A: In the beginning, we were so eager to grow and meet the patient need that we kind of just hired almost anyone with a license. While they were good clinicians, those who have prematurely exited our team were those who struggled with writing their notes on time, those with a lot of client turnover who weren’t receptive to supervision, and those who evoked too much coworker drama. It’s hard to screen for those in an initial meeting, but we do panel interviews now with our Clinical Directors and have learned to hire slow, fire fast. The easiest clinicians to employ are flexible in terms of hours, age range, and diagnostic presentations they are willing to work with. Patients under the age of ten, those who can only come to sessions on evenings or weekends, and patients with more severe pathology are the hardest to place.
Q: Where have you gone to look for these qualified candidates before?
A: We’ve used APA PsycCareers, but it’s expensive and it’s usually people who are looking for more academic kinds of positions, not so much like clinical, applied counseling, or psychologist positions. We’ve tried posting on our state association boards too but it’s really hard to stand out. We haven’t found a lot of great consistent channels, which is why now we’re using a recruiting firm and we’re trying to go the route of identifying who the licensed clinicians are in our state and trying to engage them directly to maybe even convert people who aren’t necessarily looking for jobs.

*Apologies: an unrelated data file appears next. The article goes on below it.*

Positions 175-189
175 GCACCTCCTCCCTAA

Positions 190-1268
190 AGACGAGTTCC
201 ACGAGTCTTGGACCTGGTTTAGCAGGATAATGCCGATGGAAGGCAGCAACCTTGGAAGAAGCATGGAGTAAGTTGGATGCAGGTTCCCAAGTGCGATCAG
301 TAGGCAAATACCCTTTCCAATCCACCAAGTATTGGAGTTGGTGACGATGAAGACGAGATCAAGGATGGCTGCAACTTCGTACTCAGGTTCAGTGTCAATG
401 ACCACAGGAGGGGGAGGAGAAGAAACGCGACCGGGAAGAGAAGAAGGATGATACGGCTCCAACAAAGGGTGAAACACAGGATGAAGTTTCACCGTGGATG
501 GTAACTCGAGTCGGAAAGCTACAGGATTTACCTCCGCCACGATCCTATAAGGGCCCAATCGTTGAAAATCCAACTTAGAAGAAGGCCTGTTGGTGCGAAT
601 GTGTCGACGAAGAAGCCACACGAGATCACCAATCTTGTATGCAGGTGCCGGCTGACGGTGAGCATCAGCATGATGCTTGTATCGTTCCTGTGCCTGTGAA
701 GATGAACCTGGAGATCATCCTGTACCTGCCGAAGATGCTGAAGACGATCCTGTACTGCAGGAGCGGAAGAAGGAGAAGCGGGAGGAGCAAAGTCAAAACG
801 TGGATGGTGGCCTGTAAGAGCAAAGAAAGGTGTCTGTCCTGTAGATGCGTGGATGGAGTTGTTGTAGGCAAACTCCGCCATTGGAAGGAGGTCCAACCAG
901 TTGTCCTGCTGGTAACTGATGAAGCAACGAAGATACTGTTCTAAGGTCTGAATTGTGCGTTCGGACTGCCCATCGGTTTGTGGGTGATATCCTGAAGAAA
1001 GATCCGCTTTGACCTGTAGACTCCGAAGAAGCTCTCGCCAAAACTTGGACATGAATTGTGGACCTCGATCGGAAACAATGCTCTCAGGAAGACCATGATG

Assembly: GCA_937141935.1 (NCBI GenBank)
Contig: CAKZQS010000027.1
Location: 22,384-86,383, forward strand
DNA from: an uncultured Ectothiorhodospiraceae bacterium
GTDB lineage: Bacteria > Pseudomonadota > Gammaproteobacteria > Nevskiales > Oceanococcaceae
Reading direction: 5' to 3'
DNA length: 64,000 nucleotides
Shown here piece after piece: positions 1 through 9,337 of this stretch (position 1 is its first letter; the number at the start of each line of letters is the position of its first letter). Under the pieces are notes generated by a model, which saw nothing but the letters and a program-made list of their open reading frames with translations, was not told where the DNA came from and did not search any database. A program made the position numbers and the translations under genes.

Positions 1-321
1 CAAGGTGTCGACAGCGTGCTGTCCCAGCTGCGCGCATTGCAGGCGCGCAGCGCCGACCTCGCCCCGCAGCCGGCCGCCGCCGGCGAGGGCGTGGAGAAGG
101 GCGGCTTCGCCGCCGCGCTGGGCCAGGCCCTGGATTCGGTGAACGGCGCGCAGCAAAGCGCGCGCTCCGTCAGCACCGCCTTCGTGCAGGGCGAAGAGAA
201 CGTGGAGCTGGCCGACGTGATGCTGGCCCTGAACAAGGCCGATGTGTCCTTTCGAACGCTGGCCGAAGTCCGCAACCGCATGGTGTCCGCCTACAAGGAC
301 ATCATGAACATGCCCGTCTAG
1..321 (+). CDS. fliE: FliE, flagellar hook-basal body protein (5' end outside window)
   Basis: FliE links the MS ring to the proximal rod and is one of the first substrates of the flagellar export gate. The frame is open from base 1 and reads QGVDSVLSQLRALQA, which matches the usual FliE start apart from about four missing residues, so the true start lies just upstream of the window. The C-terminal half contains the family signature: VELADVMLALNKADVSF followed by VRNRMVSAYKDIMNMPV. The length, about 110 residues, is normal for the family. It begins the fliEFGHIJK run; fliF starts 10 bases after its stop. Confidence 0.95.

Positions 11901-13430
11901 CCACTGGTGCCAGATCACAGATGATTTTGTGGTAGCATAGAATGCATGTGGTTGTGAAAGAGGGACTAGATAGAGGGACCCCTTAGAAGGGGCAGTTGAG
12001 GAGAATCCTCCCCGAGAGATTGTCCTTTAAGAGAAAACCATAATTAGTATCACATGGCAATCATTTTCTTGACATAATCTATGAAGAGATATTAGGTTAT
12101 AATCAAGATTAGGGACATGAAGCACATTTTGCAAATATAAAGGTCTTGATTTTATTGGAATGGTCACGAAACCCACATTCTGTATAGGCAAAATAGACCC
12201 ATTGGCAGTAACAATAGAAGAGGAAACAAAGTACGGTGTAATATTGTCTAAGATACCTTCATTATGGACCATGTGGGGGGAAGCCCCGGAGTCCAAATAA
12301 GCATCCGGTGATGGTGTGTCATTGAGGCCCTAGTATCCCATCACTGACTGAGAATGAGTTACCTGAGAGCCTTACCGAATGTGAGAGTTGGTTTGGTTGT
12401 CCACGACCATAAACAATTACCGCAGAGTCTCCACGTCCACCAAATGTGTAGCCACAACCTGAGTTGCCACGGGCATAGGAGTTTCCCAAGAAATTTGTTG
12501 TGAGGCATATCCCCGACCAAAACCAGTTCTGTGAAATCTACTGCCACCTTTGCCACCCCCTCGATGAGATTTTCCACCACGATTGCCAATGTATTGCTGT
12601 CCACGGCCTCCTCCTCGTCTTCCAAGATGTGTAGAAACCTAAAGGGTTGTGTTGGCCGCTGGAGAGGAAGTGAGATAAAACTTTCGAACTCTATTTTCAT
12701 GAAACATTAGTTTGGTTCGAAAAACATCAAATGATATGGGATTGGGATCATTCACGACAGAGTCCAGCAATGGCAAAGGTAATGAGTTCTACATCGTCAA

Q: How much time and money do you think it costs on average to hire a new clinician?
A: Advertising costs can be high. We pay Indeed $1200 a month to be featured on the first page of search results and often still get no hits. Between what we pay our Recruiter, HR Director, and Clinical Directors to scout, vet, credential, and onboard new hires, the process could easily cost $1000 per candidate.
Q: What is the life cycle of a job opening from start to hire?
A: We’re always hiring. Say we want to hire a new psychiatric nurse practitioner, we’re going to start looking at least three months in advance. Especially if they’re from out of state, they’re going to have to get their local clinical license and DEA license and do all their insurance credentialing.
Q: What’s the cost of a bad hire?
A: That’s hard to quantify, but I’d say that could potentially be a $300,000 mistake if a therapist leaves on a toxic note and convinces two others to do the same.
Q: Do you need very specialized candidates?
A: Not really, we have a generalist practice. Among the clinicians who comprise our team, there are some who want to work with kids and adolescents, some want to focus on adults, and some specialize in couples. We want them matched with the population they are best-versed with because they’re going to do the best work with them. If they want to have versatility, we give them extra training.
Q: When you’re looking for candidates, are there certain qualifications that help you stand out?
A: Anybody who’s had something that resembles an outpatient experience that’s similar to our workplace is a good thing. It’s nice to see people who could hit the ground running with an understanding of how to do longer-term therapy. That’s not to say we can’t work with people who’ve only, say, worked in hospital settings, but sometimes we’ll get school psychologist candidates who have really never done anything other than testing kids in schools. It would be a hard transition to re-specialize.
Q: Do you like new grads versus more experienced therapists?